Those That


Stressor Letters



In August 1967, I enlisted in the U.S. Marine Corps as a means of seeking gainful employment, fighting for my country, and impressing the girls.  I completed boot camp at Camp Lejeune, N.C.  I thought boot camp was pretty easy.  I was always physically fit, did well academically in school, so boot camp was easier than I anticipated.  I made squad leader the first week I was there.  After boot camp I attended Advanced Infantry Training (AIT).  After six weeks of AIT I was a lean mean fighting machine.  I was ready for anything.  After AIT, I got orders to Vietnam.  I arrived in Vietnam in January 1968.  When I got there my initial impression was complete shock.  The place smelled bad, looked bad, and seemed dirty.  After processing in, I was assigned to 1/9th Marines, 3rd Marine Division.  As soon as I got settled in a grisly old gunnery sergeant made it a point to tell me I would never see the states again.  I didn’t let him know at the time, but that scared the heck out of me.  After only two weeks in country I witnessed the horrors of war.

January 1968, while serving guard duty, my forward base camp was mortared by the North Vietnamese Army (NVA).  Mortars were dropping in everywhere.  The sound was loud and the smell was horrible.  A machine gunner about 10 yards away from me was hit on the left shoulder.  The mortar blew off the entire left side of his body.  I tried to administer first aid, but he died almost immediately.  After the mortar attack stopped, I remember sitting in the bunker shaking badly for about 30 minutes.  I couldn’t get the images out of my head of seeing my comrades killed.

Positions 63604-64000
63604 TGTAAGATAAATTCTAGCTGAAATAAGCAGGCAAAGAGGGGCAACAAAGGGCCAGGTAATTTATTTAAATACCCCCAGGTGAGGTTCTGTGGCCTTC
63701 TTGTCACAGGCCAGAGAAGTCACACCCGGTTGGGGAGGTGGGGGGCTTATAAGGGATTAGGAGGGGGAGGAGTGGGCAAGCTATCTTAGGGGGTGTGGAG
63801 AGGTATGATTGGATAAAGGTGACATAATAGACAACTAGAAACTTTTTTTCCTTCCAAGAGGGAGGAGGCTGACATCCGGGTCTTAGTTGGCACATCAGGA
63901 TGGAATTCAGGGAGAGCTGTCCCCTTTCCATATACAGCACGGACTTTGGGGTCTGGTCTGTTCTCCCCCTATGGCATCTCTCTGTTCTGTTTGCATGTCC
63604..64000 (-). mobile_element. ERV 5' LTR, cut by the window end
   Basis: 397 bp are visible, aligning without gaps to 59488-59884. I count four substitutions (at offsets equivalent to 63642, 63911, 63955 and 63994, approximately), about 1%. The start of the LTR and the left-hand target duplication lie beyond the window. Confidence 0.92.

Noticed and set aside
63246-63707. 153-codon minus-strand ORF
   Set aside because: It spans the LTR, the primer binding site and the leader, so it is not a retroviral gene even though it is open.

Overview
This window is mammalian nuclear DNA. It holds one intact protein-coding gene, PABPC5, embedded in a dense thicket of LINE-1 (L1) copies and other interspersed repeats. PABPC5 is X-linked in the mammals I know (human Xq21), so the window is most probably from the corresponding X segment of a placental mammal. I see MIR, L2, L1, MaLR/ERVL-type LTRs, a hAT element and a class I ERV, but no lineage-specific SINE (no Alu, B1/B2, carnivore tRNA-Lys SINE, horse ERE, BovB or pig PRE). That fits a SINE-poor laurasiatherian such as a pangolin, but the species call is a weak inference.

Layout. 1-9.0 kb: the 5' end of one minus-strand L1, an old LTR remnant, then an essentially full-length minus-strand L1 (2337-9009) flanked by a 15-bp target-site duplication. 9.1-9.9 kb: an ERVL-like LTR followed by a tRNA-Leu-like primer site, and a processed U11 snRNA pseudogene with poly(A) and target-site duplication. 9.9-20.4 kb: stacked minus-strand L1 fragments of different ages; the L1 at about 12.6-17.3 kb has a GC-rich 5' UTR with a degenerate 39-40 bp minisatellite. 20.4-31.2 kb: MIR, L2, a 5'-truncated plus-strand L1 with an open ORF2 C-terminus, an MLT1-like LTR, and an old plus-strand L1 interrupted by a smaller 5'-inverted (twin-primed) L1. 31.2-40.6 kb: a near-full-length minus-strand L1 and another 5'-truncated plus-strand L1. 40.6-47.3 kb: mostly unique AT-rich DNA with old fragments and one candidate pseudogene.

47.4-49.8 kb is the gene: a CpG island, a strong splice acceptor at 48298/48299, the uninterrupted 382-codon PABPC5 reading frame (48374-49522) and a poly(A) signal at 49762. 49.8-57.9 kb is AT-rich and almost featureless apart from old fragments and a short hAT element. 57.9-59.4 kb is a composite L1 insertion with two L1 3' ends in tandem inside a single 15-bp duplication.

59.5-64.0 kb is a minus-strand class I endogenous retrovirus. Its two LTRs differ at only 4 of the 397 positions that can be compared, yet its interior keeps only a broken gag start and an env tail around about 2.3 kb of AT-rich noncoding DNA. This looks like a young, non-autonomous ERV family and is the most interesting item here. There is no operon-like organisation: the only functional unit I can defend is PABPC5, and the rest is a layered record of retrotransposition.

February 1968, during a search and destroy mission in the jungle my unit came across three dead American soldiers.  They were nailed to a tree, their ears had been cut off, and all of them had mud stuffed down their throats.  The sight was horrible.  We took them down and properly bagged them up and sent them to the morgue.  The smell of their rotting flesh was awful.  I didn’t sleep well for three weeks after that incident.

April 1968, during a search and destroy mission my unit was involved in a very intense firefight.  We lost two guys in our unit.  I just ended my pointman duties when the firefight started.  The guy that replaced me was hit in the face by a few rounds.  He died instantly.  Another guy was hit in the chest and died as well.  Several other members of our unit were wounded pretty bad.  I’m not sure how I survived, but I did.  In fact, I didn’t get a scratch.  But, I was terrified.  I had a few horrible dreams about the incident that night and days later.  Of course, being the Marine I thought I was, I didn’t tell anyone.